Author + information
- Received June 28, 2018
- Revision received December 18, 2018
- Accepted January 7, 2019
- Published online March 4, 2019.
- Li-Tan Yang, MDa,
- Hector I. Michelena, MDa,
- Christopher G. Scott, MSb,
- Maurice Enriquez-Sarano, MDa,
- Sorin V. Pislaru, MDa,
- Hartzell V. Schaff, MDc and
- Patricia A. Pellikka, MDa,∗ (, )@MayoClinic@MayoClinicCV@pattypellikka
- aDepartment of Cardiovascular Medicine, Mayo Clinic, Rochester, Minnesota
- bDivision of Biomedical Statistics and Informatics, Mayo Clinic, Rochester, Minnesota
- cDepartment of Cardiovascular Surgery, Mayo Clinic, Rochester, Minnesota
- ↵∗Address for correspondence:
Dr. Patricia A. Pellikka, Department of Cardiovascular Medicine, Mayo Clinic, 200 First Street SW, Rochester, Minnesota 55905.
Background Few data exist on the contemporary profiles and outcomes of patients with significant aortic regurgitation (AR).
Objectives The study sought to assess the benefits of aortic valve repair or replacement (AVR) and the prognostic value of left ventricular (LV) dimensions in significant AR.
Methods From 2006 to 2017, consecutive patients with ≥moderate-severe chronic AR without prior heart surgery, myocardial infarction, or overt coronary artery disease were included.
Results Of 748 participants (58 ± 17 years of age; 82% men), 387 (52%) were medically treated, and 361 (48%) had AVR. Of 361 patients having AVR, 334 (93%) met guideline criteria: Class I indications in 284 (79%) patients, which included symptoms in 236, and Class II indications in 50 (14%). The remaining 27 (7%) opted for surgery without Class I or II indications. At a median follow-up of 4.9 years (interquartile range: 2.3 to 8.3 years), 125 (17%) patients had died. Age, comorbidities, baseline symptoms, and higher LV end-systolic dimension index (LVESDi) were associated with all-cause mortality (all p ≤ 0.01). Compared with patients having LVESDi <20 mm/m2, those with LVESDi 20 to 25 mm/m2 (hazard ratio: 1.53; 95% confidence interval: 1.01 to 2.31) and ≥25 mm/m2 (HR: 2.23; 95% confidence interval: 1.32 to 3.77) had increased risks of death. AVR was associated with better survival (p < 0.0001). Patients with Class I indications for surgery had inferior post-operative survival (p < 0.003).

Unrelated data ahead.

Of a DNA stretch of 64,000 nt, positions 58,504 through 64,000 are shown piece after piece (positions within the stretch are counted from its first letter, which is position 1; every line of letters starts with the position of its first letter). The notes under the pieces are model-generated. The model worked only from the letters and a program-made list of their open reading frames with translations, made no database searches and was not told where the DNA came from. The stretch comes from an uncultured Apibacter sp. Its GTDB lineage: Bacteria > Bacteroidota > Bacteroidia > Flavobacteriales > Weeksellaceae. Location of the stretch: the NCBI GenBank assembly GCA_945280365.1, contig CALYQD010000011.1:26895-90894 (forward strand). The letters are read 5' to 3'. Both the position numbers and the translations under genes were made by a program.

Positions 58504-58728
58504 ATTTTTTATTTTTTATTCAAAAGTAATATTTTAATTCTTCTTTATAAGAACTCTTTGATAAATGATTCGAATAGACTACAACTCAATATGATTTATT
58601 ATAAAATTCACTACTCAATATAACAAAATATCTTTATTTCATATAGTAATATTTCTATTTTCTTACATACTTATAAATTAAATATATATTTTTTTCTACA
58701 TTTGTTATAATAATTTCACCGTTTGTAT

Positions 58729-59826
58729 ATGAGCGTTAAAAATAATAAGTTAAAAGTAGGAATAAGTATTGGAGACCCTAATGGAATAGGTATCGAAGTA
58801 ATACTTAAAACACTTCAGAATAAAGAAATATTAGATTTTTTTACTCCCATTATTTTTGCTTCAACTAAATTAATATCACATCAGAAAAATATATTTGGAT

Conclusions Class I indications for surgery, mainly symptoms, are the most common triggers for AVR. Class II indications were associated with better post-operative outcome and thus merit more attention. LVESDi was the only LV parameter independently associated with all-cause mortality and the ideal cutoff seems to be lower than previously recommended.
This work was supported by a grant from the Mayo Clinic. Dr. Enriquez-Sarano has received research grant support from Edwards. All other authors have reported that they have no relationships relevant to the contents of this paper to disclose.
- Received June 28, 2018.
- Revision received December 18, 2018.
- Accepted January 7, 2019.
- 2019 American College of Cardiology Foundation
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